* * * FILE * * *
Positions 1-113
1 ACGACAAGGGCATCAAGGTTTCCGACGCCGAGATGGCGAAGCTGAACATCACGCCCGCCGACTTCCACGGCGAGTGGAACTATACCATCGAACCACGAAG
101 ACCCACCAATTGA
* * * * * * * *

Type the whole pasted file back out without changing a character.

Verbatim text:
Positions 1-113
1 ACGACAAGGGCATCAAGGTTTCCGACGCCGAGATGGCGAAGCTGAACATCACGCCCGCCGACTTCCACGGCGAGTGGAACTATACCATCGAACCACGAAG
101 ACCCACCAATTGA